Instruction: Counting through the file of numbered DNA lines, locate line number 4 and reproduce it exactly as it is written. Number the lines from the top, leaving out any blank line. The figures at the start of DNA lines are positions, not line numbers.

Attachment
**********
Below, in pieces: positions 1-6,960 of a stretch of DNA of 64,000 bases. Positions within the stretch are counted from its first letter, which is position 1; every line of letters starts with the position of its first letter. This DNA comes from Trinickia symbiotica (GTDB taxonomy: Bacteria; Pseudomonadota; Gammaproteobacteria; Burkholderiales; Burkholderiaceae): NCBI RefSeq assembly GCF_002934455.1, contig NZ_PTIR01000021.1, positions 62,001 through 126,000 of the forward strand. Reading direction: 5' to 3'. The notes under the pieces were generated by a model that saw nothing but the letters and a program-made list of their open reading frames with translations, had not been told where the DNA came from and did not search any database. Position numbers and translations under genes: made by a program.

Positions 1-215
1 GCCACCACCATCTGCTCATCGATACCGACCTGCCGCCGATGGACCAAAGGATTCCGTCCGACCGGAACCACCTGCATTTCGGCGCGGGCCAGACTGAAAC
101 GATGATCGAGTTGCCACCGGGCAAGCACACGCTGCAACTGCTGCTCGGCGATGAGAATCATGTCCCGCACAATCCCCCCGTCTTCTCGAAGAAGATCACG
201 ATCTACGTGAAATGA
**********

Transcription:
101 GATGATCGAGTTGCCACCGGGCAAGCACACGCTGCAACTGCTGCTCGGCGATGAGAATCATGTCCCGCACAATCCCCCCGTCTTCTCGAAGAAGATCACG